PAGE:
When you have an IRS liability, the IRS will use the carrot and stick to resolve it. As time passes and the liability is unresolved, they will move to more severe collection actions. These can include a bank levy, garnishing your wages, and seizing assets like cars, real estate, investment accounts, and even your house. The most important thing is that you take action as soon as you are aware of the problem or at least as soon as you are in a position to do so. This will mitigate most IRS problems very quickly.
The Statue of Limitations
The amount of time the IRS has to legally collect taxes, penalties, and interest on a tax liability is known as the statute of limitations. In most cases, the statute of limitations on a tax debt is 10 years from the date the return was filed or the tax was assessed, whichever happened later.
However, there are some cases where the statute of limitations is suspended or extended. For example, if you enter into a payment agreement with the IRS, then the statute of limitations is suspended from the date that you agreed to the payment plan. Similarly, if you petition the Tax Court, then the statute of limitations is also suspended. If you are aware that the statute of limitations is close to expiring, then it is very important that you contact a qualified Certified Tax Resolution Specialist (CTRS) as soon as possible to discuss your options.
The closer you are to the statute of limitations, the more aggressive the IRS will be in pursuing your liabilities. Keeping in regular contact with the IRS and ensuring that your communications are clear is critical. In many instances, the IRS will utilize third-party liability collectors with a more aggressive collecting approach. These third parties will send you a letter with a unique collection code on it that is used to identify your account. This code must be used in all communication with the IRS regarding your liability.
The most serious collection measures are when the IRS will sue you for back taxes owed. This is a very complicated process that is best discussed with a qualified CTRS.
How Does the IRS Tax Collection Process Work?
The first step is to send you a notice of tax debt, which details the overall amount you owe as well as which year it applies to. This also includes any interest and penalties that have accrued. It is always in your best interests to pay this balance as quickly as possible to avoid the added interest and penalty charges.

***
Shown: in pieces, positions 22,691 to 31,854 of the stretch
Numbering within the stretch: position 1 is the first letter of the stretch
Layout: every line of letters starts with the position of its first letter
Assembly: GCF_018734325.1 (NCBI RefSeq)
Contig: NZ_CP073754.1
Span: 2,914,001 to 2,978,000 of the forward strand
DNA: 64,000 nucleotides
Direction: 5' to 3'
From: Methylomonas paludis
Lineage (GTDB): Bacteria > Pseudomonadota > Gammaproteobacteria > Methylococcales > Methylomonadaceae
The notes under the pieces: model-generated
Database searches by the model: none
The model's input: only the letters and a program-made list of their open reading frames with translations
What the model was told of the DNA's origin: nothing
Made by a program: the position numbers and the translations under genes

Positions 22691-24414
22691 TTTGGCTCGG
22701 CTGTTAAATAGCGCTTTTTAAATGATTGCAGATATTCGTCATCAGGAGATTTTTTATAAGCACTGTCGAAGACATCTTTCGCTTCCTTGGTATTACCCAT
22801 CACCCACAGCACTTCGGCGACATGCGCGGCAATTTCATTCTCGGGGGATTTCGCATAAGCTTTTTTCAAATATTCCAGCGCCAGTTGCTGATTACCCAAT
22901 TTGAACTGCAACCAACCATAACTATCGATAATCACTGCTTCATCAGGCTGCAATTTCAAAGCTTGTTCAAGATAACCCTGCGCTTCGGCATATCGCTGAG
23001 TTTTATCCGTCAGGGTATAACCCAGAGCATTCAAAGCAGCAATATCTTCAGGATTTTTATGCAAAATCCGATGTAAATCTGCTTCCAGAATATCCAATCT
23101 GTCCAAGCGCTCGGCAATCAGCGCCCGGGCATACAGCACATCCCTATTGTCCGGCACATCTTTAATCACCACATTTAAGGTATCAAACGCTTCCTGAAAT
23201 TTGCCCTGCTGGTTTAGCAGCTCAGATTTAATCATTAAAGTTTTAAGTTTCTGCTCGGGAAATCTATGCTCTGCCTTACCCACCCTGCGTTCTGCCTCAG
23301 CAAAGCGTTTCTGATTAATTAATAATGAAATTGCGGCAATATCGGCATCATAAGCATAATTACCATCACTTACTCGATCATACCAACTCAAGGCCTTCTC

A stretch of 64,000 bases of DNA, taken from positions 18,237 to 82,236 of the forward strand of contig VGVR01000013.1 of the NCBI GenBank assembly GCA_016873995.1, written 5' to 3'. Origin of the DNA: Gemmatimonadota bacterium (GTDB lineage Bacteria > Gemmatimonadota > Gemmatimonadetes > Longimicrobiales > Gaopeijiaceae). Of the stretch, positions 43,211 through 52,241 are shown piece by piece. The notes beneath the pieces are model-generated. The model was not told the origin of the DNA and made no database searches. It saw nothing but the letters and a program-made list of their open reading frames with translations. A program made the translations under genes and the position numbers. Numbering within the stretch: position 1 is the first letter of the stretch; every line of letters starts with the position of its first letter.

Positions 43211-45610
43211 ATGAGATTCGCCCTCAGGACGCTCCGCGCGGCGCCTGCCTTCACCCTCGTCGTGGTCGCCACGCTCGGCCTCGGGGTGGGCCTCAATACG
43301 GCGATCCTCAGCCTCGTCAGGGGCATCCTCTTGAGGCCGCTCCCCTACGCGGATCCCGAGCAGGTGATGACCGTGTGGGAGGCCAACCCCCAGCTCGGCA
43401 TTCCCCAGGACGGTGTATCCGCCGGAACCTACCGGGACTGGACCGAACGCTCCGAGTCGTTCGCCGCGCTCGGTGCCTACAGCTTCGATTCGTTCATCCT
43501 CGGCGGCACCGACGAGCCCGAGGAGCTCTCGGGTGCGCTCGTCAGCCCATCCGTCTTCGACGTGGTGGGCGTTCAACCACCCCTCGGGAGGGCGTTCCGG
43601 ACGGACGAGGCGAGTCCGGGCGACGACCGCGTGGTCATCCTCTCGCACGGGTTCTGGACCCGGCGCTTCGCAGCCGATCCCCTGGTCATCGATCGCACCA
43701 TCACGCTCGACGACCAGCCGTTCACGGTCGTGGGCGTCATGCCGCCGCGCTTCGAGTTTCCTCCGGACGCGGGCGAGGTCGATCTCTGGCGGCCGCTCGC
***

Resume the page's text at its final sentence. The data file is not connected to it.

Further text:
The notice will include your taxpayer identifying number, which is used to verify that you are the person responsible for paying the tax debt. It will also contain a special collection code, which the debt collector must use to discuss your account when you call. This is an authentication measure to ensure that the IRS is really speaking with you and not someone scamming you for money.
If you do not respond to the notice, the next step will be for the IRS to levy assets and payments, such as wages, bank accounts, Social Security benefits, retirement income, and even future federal and state income tax refunds that would otherwise be paid to you. In addition, a federal tax lien may be filed on your property. This can cause credit problems and is very public.
Eventually, the IRS will send you a letter with detailed information on your financial status and will ask you to fill out a 433 Form. This series of forms asks you for detailed questions about your income and assets. This allows the revenue officer to see your potential options for paying down your debt.
Finally, if you still don’t pay your debt, the IRS can file a lawsuit against you. This is very serious and can affect your rights and your ability to travel or work abroad. It is important to contact a qualified tax professional as soon as you receive a notice from the IRS.
After the COVID-19 pandemic, many of the IRS’s debt collection activities were paused. Now that the agency has more staff and is able to clear its backlog, it’s time to resume collection efforts. But don’t be alarmed: The IRS is very reasonable if you are honest and upfront about your inability to pay your debts. If you are unable to pay what you owe, the IRS can help you set up an affordable payment plan.